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I wrote about the effects of neonicotinoid pesticides on honey bees in my article on beekeeping in 2009, see 7. Articles (f) Beekeeping.     Now in 2013 neonicotinoid pesticides are in the news and an EU ban on the 3 most toxic will come into force in December, and will last for 2 years.  This is a start.  Neonicotinoids should never have been approved for use.  Regulation (EC) No.1107/2009 Annexe II Criteria for approval p.43 states that “A plant protection product should not be persistent in the environment”.  The persitance criterion is fulfilled where the half-life in soil is less than 120 days.  Neonicotinoids are very persistent, clothianidin (produced by Bayer in 2003, when their patent protection for imidacloprid expired) has a half-life of over 500 days (in some cases persisting for over 3 years):  it is also toxic to earthworms, ants and collembola (springtails), and can build up in the soil year on year affecting (and expressed in) any following crop or wildflower.  They are soluble in water which means that water sources can be contaminated by field run-offs or overspray, potentially devastating aquatic life.  Many different products are produced including seed dressings, foliar sprays, soil drenches, turf applications, home and garden uses, and veterinary products (i.e.  pet’s flea treatment).

Bayer reportedly made US $830 million for sales of imidacloprid and US$267 million for clothianidin in 2010.  In the UK cropland treated with neonicotinoids went from 0.65% in 1994 to 30% in 2010    (3 million acres).

It is argued that there is no proof that bee colonies have been badly affected by neonicotinoids:  this is not true.  North Dakota beekeepers took Bayer to court in 1995 when rapeseed crops were sprayed with imidacloprid and they lost their colonies of bees.  The US has colony collapse disorder (CCD) and a study funded by Harvard Centre for the Environment in 2010 found that when  16 colonies of bees were exposed to low levels of imidacloprid, 15 died out within 23 weeks with identical characteristics to CCD*.   France lost one-third of its commercial honeybees in 1999 following widespread use of imidacloprid as a seed dressing for sunflowers.  In Germany 8 different seed treatments containing neonicotinoids were banned for use on sweet corn following honey bee deaths (11,000 colonies).  Similar die-offs have been reported in Italy, Spain, Switzerland, the Netherlands, Austria, Poland, Hungary, Slovenia, Greece, Belgium, Argentina, Australia, Canada, Japan, China and India.  Japanese ecologists are pressing for a ban.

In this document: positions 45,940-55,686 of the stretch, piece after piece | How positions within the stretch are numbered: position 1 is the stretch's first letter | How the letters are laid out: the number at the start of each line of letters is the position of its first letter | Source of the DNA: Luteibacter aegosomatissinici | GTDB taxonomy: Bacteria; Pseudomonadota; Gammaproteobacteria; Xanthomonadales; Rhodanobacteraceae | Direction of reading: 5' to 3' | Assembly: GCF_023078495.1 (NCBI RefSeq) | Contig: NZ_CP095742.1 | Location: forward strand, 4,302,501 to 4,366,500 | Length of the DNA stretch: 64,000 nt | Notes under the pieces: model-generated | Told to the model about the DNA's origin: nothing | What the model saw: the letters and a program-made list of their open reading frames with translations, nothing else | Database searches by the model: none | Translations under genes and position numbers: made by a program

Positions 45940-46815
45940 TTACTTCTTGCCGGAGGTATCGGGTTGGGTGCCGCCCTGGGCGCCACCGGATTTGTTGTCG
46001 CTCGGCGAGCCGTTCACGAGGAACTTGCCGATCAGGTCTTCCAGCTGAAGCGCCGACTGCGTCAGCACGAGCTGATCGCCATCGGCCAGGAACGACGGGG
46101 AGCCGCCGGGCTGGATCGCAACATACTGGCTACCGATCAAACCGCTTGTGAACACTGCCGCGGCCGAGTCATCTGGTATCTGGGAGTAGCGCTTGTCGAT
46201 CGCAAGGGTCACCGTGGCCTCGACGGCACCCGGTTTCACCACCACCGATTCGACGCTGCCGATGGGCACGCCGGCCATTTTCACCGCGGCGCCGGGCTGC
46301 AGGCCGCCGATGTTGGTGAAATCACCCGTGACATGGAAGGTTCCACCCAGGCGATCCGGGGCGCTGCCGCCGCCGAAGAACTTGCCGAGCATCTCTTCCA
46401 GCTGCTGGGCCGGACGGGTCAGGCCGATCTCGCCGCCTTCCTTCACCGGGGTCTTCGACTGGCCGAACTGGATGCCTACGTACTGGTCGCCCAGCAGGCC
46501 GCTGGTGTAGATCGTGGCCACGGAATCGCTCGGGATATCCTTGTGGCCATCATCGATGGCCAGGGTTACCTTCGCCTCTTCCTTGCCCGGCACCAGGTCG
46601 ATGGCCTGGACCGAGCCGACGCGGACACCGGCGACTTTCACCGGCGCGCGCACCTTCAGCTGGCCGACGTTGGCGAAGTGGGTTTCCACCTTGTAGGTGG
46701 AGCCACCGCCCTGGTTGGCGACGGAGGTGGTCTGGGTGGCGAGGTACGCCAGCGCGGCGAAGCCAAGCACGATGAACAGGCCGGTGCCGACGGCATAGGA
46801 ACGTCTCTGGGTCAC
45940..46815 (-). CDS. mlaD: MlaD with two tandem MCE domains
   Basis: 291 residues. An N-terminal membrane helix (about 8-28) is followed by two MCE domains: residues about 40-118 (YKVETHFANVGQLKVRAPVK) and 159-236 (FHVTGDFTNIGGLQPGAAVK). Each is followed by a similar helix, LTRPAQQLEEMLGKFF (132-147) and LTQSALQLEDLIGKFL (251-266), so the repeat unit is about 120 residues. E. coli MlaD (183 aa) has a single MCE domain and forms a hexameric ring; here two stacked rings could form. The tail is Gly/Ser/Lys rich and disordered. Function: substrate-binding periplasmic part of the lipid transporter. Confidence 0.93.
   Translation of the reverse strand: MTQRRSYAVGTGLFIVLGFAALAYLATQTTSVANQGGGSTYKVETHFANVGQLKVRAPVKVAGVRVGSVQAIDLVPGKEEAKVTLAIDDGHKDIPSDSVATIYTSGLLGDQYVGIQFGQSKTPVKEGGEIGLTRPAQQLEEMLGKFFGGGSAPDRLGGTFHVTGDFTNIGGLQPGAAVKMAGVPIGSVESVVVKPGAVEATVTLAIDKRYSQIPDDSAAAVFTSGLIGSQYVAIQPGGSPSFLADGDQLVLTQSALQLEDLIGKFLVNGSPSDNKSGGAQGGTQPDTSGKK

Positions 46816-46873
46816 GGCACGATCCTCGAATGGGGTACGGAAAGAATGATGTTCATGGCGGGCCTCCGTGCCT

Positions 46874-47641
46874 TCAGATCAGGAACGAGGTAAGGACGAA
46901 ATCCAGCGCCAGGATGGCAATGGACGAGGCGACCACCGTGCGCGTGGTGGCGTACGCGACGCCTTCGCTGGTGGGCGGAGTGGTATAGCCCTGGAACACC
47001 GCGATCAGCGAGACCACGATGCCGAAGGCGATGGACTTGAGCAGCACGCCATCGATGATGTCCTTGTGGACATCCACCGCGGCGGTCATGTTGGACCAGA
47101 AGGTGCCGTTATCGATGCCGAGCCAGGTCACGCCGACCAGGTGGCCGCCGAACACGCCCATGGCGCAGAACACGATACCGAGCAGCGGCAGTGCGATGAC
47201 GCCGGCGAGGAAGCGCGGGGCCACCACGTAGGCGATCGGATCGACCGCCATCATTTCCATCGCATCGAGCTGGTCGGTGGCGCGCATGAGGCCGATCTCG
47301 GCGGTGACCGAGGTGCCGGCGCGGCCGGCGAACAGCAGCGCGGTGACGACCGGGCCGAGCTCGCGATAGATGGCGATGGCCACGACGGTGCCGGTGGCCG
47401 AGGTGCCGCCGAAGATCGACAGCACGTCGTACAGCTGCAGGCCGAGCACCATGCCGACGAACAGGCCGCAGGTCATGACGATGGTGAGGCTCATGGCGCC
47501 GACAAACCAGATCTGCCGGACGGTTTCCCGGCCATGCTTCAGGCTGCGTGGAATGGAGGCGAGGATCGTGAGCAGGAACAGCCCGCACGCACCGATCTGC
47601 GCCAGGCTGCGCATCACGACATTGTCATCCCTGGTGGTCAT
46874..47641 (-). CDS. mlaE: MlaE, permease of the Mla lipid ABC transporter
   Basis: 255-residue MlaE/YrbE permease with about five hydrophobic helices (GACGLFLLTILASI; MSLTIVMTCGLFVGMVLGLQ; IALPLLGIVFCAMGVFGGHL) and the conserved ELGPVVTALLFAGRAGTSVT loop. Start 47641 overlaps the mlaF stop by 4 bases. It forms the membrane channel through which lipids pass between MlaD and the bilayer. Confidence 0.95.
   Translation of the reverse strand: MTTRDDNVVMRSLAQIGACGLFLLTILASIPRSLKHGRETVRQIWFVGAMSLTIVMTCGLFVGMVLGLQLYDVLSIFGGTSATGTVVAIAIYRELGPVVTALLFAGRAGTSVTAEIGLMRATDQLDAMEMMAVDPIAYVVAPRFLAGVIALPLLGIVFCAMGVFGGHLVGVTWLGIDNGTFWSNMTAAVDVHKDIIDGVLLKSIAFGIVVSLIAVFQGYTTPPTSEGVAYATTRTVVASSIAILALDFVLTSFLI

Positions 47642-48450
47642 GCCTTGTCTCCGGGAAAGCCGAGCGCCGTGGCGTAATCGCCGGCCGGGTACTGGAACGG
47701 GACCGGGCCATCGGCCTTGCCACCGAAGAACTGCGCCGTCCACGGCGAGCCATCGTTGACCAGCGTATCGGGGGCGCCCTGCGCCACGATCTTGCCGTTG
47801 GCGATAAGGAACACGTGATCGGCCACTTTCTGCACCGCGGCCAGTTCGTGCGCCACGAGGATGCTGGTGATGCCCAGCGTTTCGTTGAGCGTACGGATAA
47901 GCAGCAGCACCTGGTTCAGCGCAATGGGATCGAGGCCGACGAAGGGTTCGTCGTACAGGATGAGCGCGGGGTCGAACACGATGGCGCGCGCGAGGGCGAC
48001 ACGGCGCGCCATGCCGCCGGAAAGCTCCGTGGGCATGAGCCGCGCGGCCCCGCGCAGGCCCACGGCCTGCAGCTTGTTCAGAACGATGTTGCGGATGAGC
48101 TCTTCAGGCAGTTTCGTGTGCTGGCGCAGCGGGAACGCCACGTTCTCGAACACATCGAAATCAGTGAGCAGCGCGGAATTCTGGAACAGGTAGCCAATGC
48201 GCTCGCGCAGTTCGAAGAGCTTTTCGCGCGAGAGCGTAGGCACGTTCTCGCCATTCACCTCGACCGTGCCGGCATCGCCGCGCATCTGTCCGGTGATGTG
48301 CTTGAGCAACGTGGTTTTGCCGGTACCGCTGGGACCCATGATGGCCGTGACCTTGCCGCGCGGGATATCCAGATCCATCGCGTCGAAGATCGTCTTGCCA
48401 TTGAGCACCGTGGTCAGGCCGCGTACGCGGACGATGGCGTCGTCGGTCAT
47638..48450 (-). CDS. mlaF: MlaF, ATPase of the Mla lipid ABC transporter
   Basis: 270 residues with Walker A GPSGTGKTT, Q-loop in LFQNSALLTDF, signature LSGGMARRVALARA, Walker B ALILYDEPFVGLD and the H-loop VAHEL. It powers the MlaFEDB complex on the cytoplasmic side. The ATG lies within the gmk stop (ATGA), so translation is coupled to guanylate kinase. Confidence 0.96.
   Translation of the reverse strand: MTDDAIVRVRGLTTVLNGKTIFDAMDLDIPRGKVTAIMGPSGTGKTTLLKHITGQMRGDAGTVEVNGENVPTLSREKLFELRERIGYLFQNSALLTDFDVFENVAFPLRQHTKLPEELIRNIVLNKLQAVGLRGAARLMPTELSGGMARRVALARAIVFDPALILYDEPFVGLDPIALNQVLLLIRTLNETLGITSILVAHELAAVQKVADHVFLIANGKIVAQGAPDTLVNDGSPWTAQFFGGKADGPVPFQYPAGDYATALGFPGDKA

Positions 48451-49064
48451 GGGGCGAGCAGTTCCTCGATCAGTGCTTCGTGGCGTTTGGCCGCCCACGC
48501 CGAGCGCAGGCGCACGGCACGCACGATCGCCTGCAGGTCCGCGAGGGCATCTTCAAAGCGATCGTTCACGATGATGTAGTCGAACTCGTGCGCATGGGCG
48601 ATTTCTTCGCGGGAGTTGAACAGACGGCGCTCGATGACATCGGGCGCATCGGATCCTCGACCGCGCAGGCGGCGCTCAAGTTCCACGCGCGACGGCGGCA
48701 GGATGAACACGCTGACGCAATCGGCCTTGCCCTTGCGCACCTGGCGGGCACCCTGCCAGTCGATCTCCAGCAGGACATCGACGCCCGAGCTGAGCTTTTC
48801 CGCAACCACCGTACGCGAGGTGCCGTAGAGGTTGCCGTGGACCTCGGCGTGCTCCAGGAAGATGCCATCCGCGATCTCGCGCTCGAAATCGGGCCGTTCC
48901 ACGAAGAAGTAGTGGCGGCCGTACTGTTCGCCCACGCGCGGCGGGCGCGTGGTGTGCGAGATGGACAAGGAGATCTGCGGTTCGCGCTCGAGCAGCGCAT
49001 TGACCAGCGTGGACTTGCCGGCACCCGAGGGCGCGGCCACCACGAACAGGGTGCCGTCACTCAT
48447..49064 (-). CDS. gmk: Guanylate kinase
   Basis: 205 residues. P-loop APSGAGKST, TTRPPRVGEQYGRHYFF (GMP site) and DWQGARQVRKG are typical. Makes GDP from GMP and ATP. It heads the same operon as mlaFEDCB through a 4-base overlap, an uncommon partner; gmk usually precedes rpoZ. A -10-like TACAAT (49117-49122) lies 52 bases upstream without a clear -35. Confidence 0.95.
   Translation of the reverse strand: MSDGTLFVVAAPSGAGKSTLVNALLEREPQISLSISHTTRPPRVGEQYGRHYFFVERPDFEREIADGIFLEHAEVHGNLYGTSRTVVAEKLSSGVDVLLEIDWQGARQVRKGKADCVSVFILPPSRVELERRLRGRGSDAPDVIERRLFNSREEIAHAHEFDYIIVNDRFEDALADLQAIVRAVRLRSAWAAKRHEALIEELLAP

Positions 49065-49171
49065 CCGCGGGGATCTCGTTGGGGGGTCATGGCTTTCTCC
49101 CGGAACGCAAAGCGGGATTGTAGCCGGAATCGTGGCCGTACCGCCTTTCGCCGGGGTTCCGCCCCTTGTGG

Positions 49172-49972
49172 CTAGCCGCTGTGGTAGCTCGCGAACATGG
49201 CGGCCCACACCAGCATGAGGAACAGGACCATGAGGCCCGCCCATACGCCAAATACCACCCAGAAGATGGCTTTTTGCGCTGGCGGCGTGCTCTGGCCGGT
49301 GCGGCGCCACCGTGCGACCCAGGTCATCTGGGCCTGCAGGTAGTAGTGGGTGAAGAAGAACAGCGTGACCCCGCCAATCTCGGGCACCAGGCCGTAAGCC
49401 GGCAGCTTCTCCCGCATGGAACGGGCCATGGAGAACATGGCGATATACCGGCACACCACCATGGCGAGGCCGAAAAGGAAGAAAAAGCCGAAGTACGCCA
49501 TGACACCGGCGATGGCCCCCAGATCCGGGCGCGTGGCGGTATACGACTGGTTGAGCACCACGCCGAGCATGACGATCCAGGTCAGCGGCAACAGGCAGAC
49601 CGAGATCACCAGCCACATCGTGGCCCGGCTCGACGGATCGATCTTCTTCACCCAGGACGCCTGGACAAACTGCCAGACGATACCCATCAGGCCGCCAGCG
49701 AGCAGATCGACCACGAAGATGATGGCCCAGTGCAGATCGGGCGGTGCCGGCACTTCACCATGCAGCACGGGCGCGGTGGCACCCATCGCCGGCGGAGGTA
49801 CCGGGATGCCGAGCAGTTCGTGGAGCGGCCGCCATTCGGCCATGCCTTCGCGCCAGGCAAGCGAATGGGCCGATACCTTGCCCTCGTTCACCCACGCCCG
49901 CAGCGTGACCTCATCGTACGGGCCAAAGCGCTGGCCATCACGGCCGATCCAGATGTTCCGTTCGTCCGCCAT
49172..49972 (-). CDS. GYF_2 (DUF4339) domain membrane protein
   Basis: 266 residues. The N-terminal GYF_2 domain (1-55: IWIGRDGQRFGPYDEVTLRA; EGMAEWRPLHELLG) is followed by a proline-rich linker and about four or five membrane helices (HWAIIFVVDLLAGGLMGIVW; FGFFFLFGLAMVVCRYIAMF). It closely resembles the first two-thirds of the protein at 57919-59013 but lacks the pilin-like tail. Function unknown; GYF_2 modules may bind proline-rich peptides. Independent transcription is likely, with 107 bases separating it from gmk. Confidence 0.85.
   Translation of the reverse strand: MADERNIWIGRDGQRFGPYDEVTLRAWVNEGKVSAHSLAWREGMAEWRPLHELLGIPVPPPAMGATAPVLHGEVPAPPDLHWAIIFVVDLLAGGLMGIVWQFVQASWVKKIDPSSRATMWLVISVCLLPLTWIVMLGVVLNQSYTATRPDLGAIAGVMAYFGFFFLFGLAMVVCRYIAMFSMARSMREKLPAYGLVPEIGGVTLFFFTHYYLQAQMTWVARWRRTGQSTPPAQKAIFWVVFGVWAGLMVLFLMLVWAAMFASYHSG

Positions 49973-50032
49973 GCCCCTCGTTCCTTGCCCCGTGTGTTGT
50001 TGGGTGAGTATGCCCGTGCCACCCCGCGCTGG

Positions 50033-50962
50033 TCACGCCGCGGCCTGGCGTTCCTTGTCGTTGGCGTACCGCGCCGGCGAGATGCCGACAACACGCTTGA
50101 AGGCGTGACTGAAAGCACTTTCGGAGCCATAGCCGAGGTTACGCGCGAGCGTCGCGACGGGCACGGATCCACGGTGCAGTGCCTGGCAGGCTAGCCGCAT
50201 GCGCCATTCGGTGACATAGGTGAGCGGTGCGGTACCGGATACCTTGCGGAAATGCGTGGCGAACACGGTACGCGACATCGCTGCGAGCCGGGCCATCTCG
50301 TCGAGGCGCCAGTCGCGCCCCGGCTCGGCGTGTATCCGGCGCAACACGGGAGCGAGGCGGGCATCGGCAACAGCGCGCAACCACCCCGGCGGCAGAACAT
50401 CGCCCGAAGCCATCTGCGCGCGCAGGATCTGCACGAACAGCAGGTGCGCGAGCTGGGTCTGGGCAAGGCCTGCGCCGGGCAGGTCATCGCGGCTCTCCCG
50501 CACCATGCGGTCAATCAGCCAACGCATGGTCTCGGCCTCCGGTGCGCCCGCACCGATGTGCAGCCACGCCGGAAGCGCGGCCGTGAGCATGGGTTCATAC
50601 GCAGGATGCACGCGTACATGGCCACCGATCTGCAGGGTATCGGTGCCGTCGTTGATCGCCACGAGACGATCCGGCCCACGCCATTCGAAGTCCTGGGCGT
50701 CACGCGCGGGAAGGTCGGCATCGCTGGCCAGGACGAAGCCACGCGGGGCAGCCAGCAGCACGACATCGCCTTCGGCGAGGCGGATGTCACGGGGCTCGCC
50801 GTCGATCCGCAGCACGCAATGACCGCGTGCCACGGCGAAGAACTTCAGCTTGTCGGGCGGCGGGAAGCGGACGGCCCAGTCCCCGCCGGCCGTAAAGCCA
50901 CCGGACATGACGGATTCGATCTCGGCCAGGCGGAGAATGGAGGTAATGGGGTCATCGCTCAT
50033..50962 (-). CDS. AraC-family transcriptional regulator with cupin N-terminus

Many independent studies have found that neonicotinoids affect the nervous system of bees, disrupting foraging, orientation and causing premature death.  Guttation drops (like sweat on the leaves) on treated sweet corn plants will kill thirsty bees within minutes.  No-one has been able to test the effects on developing bees fed contaminated pollen but it is thought that the bees immune systems are compromised, causing increased susceptibility to diseases – and increased levels of the gut pathogen nosema are seen.

In Italy neonicotinoid maize seed treatment was banned in 2008, since then bee populations have been recovering.   The monitoring network APENET reported bee deaths in maize growing areas were reduced to zero during the growing period and winter losses declined from 37.5% to 15% in 2010-11.  APENET has also found that farmers’ untreated maize crops did not suffer reduced yield and productivity was high.  They concluded that banning neonicotinoids on maize greatly reduced bee mortality and by rotating crops pests were kept under control and yields maintained.

Although a 2-year ban is due from this December we should not become complacent.  Britain did not vote for this ban, we abstained.  Two years is not enough given the long lasting contamination of the soil.  Unfortunately politicians seem to be influenced by corporate interests rather than the public or the environment.  The public can make a difference checking ingredients and refusing to buy products containing neonicotinoids (i.e. in garden pesticides and spot-on flea treatments).  There is evidence of adverse health effects on mammals.  Gestational exposure in rats to a single dose of imidacloprid “produced significant neurobehavioral deficits and pathological alterations in their offspring”.    Treated maize is fed to cows and they provide us with milk and meat.

The plight of honeybees has caught the public imagination partly because they are such good pollinators of our food crops.  All other pollinating insects are suffering too and so are birds, bats and amphibians.  You might want to watch an American video “Vanishing of the Bees” online at www.vanishingbees.co.uk

*In Situ Replication of Honey Bee Colony Collapse Disorder, by C. Lu, K. Warchol and R. Callahan, Bulletin of Insectology, June 2012.

For the names of all the different neonicotinoid pesticides see Wikipedia online.

Sally Viney

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